5 Uses of Machine Learning in the Workplace

Uses of machine learning in the work place

The progress of machine learning is fueled by the virtually infinite amount of accessible, inexpensive data storage, and the development of less costly and more efficient computations. As a result, many sectors are now building more powerful models to analyze complex data while delivering quickly and more accurate answers on massive scales.

Machine learning is a branch of artificial intelligence in which computers use algorithms to understand data and find patterns, a skill that businesses can employ in various ways.

Here are five business applications of machine learning that are delivering significant benefits:

#1. Advanced Chatbots

Image source Flickr by Paula Piccard

The early version of the chatbots overcame the interaction gap between people and technology by allowing people to communicate with computers with scripted rules that instructed chatbots on what actions to execute depending on keywords.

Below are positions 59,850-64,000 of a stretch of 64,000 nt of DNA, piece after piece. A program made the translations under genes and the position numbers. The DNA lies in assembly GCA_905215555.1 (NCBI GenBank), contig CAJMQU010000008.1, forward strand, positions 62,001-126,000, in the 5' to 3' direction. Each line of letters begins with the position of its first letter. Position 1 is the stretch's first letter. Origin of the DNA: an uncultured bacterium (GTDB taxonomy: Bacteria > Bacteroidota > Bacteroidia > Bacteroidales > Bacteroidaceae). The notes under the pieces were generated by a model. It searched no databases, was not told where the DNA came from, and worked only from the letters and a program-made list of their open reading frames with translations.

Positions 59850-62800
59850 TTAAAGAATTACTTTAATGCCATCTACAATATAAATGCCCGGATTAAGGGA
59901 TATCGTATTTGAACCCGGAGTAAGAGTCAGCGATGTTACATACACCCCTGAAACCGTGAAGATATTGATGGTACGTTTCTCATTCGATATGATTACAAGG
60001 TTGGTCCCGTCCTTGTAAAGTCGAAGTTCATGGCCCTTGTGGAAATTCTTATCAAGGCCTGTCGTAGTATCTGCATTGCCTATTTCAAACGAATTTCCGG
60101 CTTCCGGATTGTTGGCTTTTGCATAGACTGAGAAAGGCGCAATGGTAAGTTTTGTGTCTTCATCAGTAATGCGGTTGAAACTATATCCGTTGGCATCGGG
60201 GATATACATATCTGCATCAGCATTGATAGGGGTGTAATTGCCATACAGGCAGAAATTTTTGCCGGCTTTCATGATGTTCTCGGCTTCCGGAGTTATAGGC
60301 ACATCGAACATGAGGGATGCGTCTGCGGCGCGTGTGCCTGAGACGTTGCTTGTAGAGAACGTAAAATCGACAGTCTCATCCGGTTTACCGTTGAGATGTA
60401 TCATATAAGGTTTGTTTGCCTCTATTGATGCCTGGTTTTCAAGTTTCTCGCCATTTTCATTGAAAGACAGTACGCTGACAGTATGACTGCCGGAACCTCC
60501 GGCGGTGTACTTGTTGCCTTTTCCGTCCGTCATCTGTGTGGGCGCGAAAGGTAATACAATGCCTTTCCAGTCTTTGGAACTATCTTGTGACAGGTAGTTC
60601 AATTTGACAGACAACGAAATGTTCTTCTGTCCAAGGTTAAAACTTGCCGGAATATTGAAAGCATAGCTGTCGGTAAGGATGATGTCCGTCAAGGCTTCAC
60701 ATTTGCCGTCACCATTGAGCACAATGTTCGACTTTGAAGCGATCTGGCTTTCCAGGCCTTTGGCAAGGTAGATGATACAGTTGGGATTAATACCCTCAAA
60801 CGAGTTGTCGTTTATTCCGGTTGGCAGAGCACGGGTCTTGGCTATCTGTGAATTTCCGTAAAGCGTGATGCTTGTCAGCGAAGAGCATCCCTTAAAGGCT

However, machine learning and NLP or natural language processing, another branch of AI technology, allow chatbots to be more engaging and effective. These newest chatbots are more responsive to users’ requirements and speak more like actual people, hence being more productive.

#2. Decision Support

Another area where machine learning may help organizations transform a multitude of data into meaningful insights that generate value is decision assistance. Algorithms based on historical data or any relevant data sources may assess information and go through various possible outcomes at a volume and pace that humans can not match, allowing them to give suggestions on the right course of action.